Kitsch Americana Continued

Already the vacation is becoming a blur. Another weekend is upon us and what can be said of the past other than it produces lots of laundry and an appreciation for eating more cheaply at home? What I remember of last week are pictorial impressions.



We stopped along Highway 22  North of Arcadia, Michigan which promised a ‘scenic view’ and failed to mention the number of steps required to reach these visual heights. A fellow blogger describes this location well at PeterKTravels.

Map from Ludington to Betsie PointThe west coast of Michigan is blessed with sandy beaches and numerous waterfront towns and lighthouses. We wandered north of Frankfort to reach the Betsie Point Lighthouse–a stop on the Sleep Bear Dunes Lakeshore

The  lighthouse is snuggled into a bluff which is part slippery dune and part prickly grasses that latch onto the sands and keep them from blowing away in the fierce winds this close to the lake.

As you approach the roiling waters, you are hit by a scent of slightly briny wetness and the sight of Lake Michigan stretching out to the horizon unchecked.



The lighthouse offers tours but please know, you have to go to the ticket office outside before you gain access to the lighthouse proper.  Then its time for the narrow ladder fitness test and finding out if you are skinny enough to make it through the holes leading up the steep, iron rungs to the observation platform.


The struggle was worth it as the sight of Lake Michigan framed by windows of the paneled sides of the lighthouse were indescribably beautiful.  There are few images however as my son kept insisting that he should climb out on the skinny outside ledge to get a better look.


Better photographers than I have done this vista greater justice, images abound but here is a link to the LighthouseFriends website. In addition to some lovely shots of the lighthouse in winter, it details how Betsie Point got its name.  Sadly, it isn’t a romantic tale about a lighthouse keeper’s wife who waits forlornly for a man who will never return.  It has something to do with the French word for a duck’s bill.*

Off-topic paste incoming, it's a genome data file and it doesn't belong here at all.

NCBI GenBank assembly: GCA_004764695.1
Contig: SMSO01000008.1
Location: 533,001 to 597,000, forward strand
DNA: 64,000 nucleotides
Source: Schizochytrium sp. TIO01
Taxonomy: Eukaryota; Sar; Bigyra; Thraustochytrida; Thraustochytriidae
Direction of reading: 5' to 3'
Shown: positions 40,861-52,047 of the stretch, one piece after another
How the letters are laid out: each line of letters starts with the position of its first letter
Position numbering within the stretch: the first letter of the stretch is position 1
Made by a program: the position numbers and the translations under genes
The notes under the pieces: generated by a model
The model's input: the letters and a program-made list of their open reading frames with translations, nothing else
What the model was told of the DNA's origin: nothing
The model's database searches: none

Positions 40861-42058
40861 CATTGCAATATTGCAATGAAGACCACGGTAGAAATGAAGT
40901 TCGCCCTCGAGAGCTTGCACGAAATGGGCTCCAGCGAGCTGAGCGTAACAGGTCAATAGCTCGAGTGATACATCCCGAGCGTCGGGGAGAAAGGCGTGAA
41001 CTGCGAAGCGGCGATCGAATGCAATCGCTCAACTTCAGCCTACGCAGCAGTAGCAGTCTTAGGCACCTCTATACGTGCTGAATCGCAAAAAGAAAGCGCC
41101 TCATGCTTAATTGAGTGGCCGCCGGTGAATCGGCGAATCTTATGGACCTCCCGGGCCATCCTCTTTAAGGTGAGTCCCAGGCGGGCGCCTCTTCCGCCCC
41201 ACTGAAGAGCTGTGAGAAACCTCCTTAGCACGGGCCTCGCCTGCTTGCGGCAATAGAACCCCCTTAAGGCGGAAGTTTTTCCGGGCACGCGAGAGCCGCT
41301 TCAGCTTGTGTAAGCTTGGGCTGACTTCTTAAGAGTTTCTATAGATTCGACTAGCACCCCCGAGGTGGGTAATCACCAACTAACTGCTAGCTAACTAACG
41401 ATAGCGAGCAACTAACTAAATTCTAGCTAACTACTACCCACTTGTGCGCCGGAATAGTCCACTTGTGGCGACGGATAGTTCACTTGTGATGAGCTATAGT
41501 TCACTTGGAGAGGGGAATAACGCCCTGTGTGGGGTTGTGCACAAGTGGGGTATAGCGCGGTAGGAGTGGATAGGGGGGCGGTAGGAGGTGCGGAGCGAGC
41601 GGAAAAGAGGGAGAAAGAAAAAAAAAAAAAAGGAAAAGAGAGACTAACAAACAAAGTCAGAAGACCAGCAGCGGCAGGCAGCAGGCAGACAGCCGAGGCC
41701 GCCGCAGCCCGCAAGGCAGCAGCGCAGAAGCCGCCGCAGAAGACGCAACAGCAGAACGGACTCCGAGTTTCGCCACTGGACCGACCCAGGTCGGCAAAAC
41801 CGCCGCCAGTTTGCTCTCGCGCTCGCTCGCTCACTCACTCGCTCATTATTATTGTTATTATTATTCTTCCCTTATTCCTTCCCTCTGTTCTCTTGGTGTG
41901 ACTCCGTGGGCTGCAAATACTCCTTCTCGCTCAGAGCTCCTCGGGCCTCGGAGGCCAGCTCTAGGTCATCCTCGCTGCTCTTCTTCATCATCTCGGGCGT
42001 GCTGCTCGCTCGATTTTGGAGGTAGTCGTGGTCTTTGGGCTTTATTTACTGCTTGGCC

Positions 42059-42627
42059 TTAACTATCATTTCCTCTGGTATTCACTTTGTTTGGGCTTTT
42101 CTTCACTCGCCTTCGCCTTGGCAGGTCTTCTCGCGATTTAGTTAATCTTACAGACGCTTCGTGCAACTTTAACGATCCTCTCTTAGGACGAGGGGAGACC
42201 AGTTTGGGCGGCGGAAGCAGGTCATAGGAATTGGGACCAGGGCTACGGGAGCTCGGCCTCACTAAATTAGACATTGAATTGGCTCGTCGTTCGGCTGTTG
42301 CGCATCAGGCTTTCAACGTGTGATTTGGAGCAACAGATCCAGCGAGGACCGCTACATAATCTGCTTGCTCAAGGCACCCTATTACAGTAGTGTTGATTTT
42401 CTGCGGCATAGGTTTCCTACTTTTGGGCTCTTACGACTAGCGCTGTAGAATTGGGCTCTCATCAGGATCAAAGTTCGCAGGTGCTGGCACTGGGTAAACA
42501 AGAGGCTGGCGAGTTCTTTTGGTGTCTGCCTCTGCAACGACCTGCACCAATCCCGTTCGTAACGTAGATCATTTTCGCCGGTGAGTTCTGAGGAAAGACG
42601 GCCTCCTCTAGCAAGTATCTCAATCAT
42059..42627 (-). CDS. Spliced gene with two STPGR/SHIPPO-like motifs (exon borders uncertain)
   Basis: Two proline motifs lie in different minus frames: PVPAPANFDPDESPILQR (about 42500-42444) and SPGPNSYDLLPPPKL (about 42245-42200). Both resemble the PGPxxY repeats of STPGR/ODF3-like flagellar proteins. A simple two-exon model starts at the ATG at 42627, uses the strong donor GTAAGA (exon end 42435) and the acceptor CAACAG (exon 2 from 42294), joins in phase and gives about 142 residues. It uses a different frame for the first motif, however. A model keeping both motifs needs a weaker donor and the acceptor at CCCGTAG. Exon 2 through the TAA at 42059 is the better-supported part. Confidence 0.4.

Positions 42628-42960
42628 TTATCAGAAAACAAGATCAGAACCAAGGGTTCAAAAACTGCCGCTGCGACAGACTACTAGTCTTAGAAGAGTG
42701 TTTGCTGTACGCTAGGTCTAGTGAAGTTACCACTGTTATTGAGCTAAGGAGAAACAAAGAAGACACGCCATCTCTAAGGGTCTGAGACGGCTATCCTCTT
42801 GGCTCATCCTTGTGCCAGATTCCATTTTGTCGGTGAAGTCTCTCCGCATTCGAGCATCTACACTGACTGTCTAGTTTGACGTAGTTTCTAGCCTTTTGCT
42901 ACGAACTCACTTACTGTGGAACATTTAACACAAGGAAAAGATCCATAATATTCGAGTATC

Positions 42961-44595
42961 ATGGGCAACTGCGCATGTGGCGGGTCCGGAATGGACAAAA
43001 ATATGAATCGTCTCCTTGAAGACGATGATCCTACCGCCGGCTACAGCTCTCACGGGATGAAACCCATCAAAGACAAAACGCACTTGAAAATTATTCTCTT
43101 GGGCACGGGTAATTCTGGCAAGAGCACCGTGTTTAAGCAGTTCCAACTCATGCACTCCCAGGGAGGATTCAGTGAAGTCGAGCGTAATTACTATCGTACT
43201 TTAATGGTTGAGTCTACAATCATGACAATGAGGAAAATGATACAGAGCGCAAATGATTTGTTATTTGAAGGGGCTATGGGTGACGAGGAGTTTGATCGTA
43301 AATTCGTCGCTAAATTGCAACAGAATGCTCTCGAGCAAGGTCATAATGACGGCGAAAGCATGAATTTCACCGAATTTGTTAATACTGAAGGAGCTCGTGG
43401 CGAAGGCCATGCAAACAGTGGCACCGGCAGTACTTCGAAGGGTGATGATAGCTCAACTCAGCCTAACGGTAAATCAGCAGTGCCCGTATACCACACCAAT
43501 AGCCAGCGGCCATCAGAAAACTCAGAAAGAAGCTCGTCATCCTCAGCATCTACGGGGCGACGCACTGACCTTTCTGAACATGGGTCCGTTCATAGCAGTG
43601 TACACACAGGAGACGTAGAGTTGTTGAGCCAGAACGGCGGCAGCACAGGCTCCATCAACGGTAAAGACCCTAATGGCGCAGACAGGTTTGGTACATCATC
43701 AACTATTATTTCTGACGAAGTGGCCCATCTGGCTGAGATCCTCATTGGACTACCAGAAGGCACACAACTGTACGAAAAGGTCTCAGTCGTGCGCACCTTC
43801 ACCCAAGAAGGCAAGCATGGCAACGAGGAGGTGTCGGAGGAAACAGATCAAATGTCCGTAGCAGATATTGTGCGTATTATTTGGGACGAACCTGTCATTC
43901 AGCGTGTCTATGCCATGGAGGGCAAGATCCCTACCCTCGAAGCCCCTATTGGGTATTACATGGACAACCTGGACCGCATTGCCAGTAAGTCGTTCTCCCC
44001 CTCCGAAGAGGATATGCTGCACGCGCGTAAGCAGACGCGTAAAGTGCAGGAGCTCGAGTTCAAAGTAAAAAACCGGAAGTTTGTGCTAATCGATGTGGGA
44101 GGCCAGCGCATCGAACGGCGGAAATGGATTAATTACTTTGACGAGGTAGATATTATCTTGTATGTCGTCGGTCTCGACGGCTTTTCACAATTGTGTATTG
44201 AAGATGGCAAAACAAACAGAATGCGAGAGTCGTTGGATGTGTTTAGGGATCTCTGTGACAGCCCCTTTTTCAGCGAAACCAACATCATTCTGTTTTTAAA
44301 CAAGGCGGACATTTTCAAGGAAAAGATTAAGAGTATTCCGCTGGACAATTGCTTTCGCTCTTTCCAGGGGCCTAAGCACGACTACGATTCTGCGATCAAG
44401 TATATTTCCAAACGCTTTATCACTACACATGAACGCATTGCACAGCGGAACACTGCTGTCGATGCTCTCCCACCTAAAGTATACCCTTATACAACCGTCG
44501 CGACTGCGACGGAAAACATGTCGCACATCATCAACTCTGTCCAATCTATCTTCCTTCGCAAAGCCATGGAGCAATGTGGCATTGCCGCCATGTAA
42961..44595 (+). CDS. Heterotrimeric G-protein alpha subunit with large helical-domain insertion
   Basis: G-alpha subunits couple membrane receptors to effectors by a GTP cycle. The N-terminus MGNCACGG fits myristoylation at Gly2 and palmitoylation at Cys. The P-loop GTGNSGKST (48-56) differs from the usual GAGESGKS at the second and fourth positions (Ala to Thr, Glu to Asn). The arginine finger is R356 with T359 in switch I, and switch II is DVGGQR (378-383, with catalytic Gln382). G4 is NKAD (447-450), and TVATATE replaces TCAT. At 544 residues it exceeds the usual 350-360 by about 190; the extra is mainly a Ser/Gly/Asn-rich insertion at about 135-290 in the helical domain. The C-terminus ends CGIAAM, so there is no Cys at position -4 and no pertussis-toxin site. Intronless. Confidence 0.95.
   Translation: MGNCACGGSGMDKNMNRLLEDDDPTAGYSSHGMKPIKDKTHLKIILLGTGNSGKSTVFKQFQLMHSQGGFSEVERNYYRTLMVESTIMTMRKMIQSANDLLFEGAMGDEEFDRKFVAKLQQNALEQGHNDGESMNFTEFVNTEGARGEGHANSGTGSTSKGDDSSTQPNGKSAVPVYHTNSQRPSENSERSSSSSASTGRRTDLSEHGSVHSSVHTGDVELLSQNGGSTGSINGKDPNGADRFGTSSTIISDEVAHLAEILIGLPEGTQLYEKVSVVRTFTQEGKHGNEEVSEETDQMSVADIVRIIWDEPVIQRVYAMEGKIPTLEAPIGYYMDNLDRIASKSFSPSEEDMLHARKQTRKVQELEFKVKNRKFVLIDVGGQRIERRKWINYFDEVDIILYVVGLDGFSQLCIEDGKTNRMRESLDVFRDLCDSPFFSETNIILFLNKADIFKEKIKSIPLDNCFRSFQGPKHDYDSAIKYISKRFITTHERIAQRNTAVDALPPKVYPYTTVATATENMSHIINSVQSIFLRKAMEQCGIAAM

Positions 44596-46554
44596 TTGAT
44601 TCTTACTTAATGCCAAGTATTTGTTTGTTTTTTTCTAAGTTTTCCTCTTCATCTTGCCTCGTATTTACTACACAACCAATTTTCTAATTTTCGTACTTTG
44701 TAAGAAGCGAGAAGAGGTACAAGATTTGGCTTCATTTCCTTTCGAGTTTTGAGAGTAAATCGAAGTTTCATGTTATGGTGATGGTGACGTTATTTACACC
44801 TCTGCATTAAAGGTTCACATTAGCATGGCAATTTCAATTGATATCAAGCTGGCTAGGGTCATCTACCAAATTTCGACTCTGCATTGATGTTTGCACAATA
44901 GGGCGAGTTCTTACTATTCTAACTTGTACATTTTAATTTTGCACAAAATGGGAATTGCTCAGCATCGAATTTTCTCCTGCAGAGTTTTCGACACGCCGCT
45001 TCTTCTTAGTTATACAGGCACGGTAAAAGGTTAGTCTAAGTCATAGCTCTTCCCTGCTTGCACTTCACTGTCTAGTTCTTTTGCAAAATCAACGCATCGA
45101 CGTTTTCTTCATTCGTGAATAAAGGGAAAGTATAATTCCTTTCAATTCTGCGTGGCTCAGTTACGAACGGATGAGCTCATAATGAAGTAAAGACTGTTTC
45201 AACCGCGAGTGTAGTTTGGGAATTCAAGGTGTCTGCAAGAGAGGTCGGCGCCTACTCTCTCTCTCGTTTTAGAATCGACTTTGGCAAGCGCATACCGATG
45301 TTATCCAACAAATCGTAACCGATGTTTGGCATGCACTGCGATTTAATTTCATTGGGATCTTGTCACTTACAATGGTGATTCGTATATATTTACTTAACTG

Eye of God or Sauron? You Decide!

As it turns out, we were lucky to stumble upon this landmark on a holiday weekend–it isn’t open to tourism year round.  But, if you are truly desirous of the pleasures of solitude and the sound of surf lulling you to sleep, the lighthouse offers rental of the adjoining ‘Keepers Quarters’ and, in the spirit of American commerce, is available as a wedding venue.**


My son was more interested in the wind and waves outside, but there was this one moment I had to share.  While we were checking out the cutesy options to dress your kid up as a lighthouse keeper, I happened to see him perfectly framed with the portrait of a Coast Guard crewman behind him.*** Click! (It was just luck I happened to dress him in his Up North Michigan raincoat.)

After the requisite touristy moments, we braved the wind-whipped chill and explored the shore.

This stretch of beach is nearly deserted because it requires hopping a fence to access it.

I wonder how many people make the effort to discover these hidden byways? Perhaps you only find them when you need them most. The lonely stretches of untrammeled splendor are an oasis in a world driven by the a mad expectation of entertainment value exceeding the measure of each dollar spent.


Entrance fee to Betsie Point Lighthouse $5.00 for adults, $2.00 for children. Experience–Priceless.


Asterisk Bedazzled Footnotes:

*Enjoy the American bastardization of your language France!

**I was not paid to promote the Betsie Point Lighthouse landmark, but I would be willing to discuss terms if anyone is interested.

***I’m sure it is a complete coincidence that my son appears to be rolling his eyes at my request that he ‘Stand still for a picture!’


13 thoughts on “Kitsch Americana Continued

    1. It does depend on the Americans. I remember visiting China Town in Chicago only to be disappointed that all it was was stores with souvenirs and china ware. (That said, I did buy stuff to remember the visit.)

      Liked by 1 person

    1. I did steal a rock from the hillside to bring home, if that counts. Also, kudos to you for making me look up the word Fresnel. (Which someone promptly corrected my pronunciation of said word. Darn the French and their silent esses.)

      Liked by 1 person

      1. I haven’t decided. Right now it is rolling around in the back of the car–an imminent projectile weapon waiting for me to slam on the brakes to engage.

        Liked by 1 person

  1. Sauron. When in doubt, I always go with Sauron.

    I often forget how much of Michigan is inland coastline. Thanks for the reminder — and for sharing the beautiful photos!

    Liked by 1 person

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